August 31st, 2010, 6:38 pm · posted by Kimberly Edds, Staff Writer
Ousted Assistant District Attorney Todd Spitzer claims Susan Kang Schroeder, the district attorney’s chief of staff, colluded with her boss Tony Rackauckas to get him fired in the hopes of derailing Spitzer’s plans to be the next Orange County District Attorney – and to move Schroeder herself a step closer to getting the job.
Schroeder, reached by telephone while on vacation in Hawaii, said nothing could be further from the truth. However, she said a confidentiality agreement prohibits her from discussing the details of Spitzer’s 18 months at the District Attorney’s Office and his firing.
“I think when someone gets fired, it’s common for them to blame everyone on the planet and come up with these wild conspiracy theories,” Schroeder said. “Todd is ranting and raving and trying to blame everyone else for where he is at right now.”
She urged Spitzer to waive his confidentiality agreement.
Once that’s waived, Schroeder said, “we’ll be happy to discuss it in full detail.”
Spitzer said he was unaware of a confidentiality agreement, but “he is happy to allow anybody to look at my personnel file to prove there is absolutely nothing to these allegations. There is nothing to these made up allegations that have been fabricated after the fact.”
Spitzer, who was an at-will employee, says he was fired Friday afternoon by former mentor Rackauckas, who accused him of “inappropriate contact” with the county’s Public Administrator/Guardian’s Office. Spitzer says his inquiry to that office was a legitimate part of his effort to track down details in a case.
The reason for his firing, he believes, was not about his call to the Public Administrator/Guardian’s Office, but rather about politics.
Schroeder – who is married to Rackauckas adviser and behind-the-scenes political player Mike Schroeder – wants to become the next district attorney, Spitzer claims, and this was an excuse to get Spitzer out of the way without having to explain why.
“Susan Schroeder will use anybody and anything to advance her own self-interest,” Spitzer said. “It’s just sickening.”
Since Saturday, the former county supervisor and former state Assemblyman has been on a non-stop publicity campaign to give his side of his ouster.
Being fired “has been like a shot of adrenaline,” Spitzer told us, vowing run for the District Attorney’s Office as planned in 2014. Only now it appears he will be running without the backing of Rackauckas.
Susan Schroeder again told us that she is not running for District Attorney in 2014, adding that “Tony will be the DA as long as he wants.”
Rackauckas previously told us that he expected to step down in 2014. He described in carefully crafted language something of a provisional endorsement of Spitzer.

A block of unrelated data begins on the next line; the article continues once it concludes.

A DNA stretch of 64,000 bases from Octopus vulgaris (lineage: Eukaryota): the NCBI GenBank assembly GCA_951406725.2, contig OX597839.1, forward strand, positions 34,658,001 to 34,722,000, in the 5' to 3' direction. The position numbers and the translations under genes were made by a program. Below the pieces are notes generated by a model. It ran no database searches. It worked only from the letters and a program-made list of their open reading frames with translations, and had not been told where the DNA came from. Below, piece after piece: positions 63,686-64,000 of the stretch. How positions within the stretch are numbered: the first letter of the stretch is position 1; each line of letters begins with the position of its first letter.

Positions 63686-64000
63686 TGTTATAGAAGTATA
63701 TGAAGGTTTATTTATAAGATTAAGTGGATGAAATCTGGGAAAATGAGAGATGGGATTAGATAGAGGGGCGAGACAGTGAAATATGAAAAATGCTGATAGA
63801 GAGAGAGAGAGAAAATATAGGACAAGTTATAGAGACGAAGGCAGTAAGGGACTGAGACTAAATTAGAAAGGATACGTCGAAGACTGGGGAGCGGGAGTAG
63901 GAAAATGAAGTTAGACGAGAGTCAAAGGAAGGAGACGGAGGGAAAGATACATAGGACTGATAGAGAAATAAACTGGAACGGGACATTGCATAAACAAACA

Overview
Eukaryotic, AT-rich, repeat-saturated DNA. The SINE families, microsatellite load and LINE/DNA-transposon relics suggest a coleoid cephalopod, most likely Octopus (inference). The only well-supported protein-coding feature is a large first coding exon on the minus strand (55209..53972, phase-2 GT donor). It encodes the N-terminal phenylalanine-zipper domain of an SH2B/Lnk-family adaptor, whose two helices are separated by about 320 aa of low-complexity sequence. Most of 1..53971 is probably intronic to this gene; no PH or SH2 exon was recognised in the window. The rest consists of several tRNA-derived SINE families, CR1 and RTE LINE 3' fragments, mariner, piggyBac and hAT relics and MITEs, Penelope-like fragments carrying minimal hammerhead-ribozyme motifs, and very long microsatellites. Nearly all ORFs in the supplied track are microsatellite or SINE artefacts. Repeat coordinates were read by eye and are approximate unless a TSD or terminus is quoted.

Spitzer’s recent actions have only reinforced qualms many people had about bringing Spitzer into the District Attorney’s Office, Schroeder said.
“The misgivings about Todd have been that he would misuse his role as a prosecutor and recklessly disregard facts for political reasons,” Schroeder said. “His rantings and recitations of the facts are false.”
The night before Spitzer was fired, he handed Rackauckas a beer at a $500-a-plate fundraiser for Sheriff Sandra Hutchens as they chatted about bass fishing.
They sat next to each other at the head table, Spitzer said, dining on Italian food and smiling and shaking hands with Hutchens’ supporters. From all accounts of the Villa Park bash, including Spitzer’s, everything was business as usual for the veteran district attorney and Spitzer. Many, including Spitzer himself, believed he was the heir apparent to the District Attorney’s Office.
The next day, Spitzer would be escorted out of the county offices at 401 Civic Center Drive, after he was fired by Rackauckas.
There was no investigation by the District Attorney’s Office into Spitzer’s contact with the Public Administrator/Public Guardian’s Office, Spitzer said. He was never interviewed about the contact by anyone in the District Attorney’s Office. His emails or his voicemails pertaining to the public administrator case were never reviewed by anyone in the office to see if the claims of inappropriate contact could be verified, he said.
Unbeknown to Spitzer, the same public administrator case Spitzer had been looking into had been brought to the attention of Supervisor John Moorlach’s office more than a week earlier. And that Assistant Public Administrator Peggi Buff had been corresponding with Moorlach’s office.
Buff also happens to be Rackauckas’ fiancé.
Rick Francis, Moorlach’s chief of staff, confirmed that he sent an e-mail to Public Administrator/Guardian John S. Williams on Aug. 16 asking about the status of the case.
Francis also confirmed that he received an email the following day, on Aug. 17, from Buff informing him that there was an investigation and that investigation was confidential.
At that point, Moorlach’s office stopped looking into the case, Francis said.
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